In a recent Queensland Supreme Court case, it was held that a writte notice served on a franchisee did not validly terminate a franchise agreement because it did not comply with the Franchising Code, despite the Code not being referenced in the agreement. Our article explains why.

National Security Training Academy (GC) Ltd v National Security Training Academy Pty Ltd [2013] QSC 245 relates to an agreement between a franchisor and a franchisee to conduct a business (“Agreement”) and the interaction between the Agreement and the Franchising Code.

The case demonstrates the importance for parties, such as franchisors and franchisees, to be aware of any laws, rules, regulations or codes that can impact on an agreement despite not being specifically referenced in the agreement. Further, it highlights the importance of ensuring that any formal notice given to a party complies in all respects with the relevant documents, and any content or form requirements to avoid any issues around its validity.

The Agreement

The Agreement required the franchisee to pay the franchisor a fee as a percentage of the applicant’s gross turnover calculated according to its quarterly Business Activity Statements (“BAS”). The Agreement provided that the franchisee would submit to the franchisor a copy of the franchisee’s BAS with a cheque for a percentage of the gross turnover within 7 days of compiling the BAS.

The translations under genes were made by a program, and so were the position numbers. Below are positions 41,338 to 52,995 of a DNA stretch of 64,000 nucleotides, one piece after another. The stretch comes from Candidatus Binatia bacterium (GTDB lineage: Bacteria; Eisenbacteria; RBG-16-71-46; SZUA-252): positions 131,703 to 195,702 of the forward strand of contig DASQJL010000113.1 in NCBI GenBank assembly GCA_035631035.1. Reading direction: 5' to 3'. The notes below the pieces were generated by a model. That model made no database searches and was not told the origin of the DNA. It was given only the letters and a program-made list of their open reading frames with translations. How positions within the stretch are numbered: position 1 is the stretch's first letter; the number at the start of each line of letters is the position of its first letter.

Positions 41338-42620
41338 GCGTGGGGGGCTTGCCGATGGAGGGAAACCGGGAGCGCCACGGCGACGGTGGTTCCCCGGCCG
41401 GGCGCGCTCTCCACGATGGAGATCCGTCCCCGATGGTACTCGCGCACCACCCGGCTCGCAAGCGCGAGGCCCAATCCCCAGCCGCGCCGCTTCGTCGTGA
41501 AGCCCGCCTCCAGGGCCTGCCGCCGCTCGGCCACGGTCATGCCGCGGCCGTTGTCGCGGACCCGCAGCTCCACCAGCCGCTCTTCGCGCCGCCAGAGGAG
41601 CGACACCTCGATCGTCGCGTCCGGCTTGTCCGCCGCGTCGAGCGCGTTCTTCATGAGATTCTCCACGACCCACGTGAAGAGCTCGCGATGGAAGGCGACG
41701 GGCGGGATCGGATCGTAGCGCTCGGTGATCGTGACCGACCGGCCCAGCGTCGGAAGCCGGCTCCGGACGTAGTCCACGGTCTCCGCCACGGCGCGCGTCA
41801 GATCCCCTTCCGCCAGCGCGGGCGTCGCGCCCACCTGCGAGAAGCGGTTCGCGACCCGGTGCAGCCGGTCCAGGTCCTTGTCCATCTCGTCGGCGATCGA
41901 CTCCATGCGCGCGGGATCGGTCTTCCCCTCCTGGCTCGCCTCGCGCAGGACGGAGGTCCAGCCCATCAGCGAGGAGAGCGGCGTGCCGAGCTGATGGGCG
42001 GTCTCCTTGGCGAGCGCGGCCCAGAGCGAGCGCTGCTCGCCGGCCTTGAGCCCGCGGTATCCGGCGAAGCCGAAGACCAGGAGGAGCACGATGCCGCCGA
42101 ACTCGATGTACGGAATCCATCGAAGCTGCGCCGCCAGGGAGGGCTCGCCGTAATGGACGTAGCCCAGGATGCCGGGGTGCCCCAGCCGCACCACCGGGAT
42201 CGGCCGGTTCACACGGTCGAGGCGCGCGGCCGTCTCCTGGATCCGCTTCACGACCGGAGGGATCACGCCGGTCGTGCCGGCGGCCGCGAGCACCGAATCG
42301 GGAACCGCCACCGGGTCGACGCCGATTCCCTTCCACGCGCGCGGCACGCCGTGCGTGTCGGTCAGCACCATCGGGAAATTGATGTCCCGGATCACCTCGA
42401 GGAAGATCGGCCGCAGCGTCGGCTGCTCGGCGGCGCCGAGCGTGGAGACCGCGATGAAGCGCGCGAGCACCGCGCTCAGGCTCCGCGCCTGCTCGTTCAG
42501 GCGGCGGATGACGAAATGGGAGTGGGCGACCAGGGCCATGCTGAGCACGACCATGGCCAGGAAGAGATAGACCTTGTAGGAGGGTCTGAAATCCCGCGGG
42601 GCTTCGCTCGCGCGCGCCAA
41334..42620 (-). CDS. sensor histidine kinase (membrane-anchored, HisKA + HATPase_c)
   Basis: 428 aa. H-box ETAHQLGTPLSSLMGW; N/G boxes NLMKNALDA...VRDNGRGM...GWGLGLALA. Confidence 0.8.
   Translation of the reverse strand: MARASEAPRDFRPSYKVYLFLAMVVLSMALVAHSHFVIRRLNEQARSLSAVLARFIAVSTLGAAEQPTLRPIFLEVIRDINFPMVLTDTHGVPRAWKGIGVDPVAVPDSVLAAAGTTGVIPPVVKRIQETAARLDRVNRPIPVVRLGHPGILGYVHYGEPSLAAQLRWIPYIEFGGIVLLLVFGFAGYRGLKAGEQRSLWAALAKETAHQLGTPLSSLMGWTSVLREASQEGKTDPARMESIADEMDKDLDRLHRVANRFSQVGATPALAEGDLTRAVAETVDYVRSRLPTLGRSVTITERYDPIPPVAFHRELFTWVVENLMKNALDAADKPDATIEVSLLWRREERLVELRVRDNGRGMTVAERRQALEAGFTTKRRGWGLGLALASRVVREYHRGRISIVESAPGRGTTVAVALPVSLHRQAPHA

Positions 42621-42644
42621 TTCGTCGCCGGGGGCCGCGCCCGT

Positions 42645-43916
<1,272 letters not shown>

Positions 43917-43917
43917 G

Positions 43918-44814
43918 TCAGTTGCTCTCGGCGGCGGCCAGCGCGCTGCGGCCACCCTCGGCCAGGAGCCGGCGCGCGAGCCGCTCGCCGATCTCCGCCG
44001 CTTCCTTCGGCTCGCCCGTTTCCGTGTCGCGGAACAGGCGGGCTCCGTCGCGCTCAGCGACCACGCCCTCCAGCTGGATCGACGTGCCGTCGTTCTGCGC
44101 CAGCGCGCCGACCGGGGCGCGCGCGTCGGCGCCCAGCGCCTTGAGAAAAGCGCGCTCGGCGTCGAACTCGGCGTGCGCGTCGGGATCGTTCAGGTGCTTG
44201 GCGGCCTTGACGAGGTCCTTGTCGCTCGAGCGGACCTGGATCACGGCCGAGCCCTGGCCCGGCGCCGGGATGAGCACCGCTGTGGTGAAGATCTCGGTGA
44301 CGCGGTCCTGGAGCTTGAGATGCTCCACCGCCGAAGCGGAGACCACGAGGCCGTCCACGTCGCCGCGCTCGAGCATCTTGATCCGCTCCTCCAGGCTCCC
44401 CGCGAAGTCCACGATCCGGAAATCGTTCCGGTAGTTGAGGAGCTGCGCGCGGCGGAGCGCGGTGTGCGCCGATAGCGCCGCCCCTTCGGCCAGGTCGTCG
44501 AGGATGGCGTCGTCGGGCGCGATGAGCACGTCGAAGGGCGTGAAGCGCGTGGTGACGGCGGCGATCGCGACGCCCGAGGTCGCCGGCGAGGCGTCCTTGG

The Agreement also provided that if the franchisee breached the Agreement, or failed to fix any breach of the Agreement within a reasonable period followign written notice from the franchisor, the franchisor could end the Agreement without further notice.

Franchising Code

The Australian Consumer Law states that a corporation must not offend against an applicable industry code. In this case, the Franchising Code (“Code”) was an applicable industry code and applied to the Agreement despite the Agreement making no reference to it.

Clause 21 of the Code provides that if a franchisee breaches a franchise agreement, and a franchisor wants to end the agreement, the franchisor must: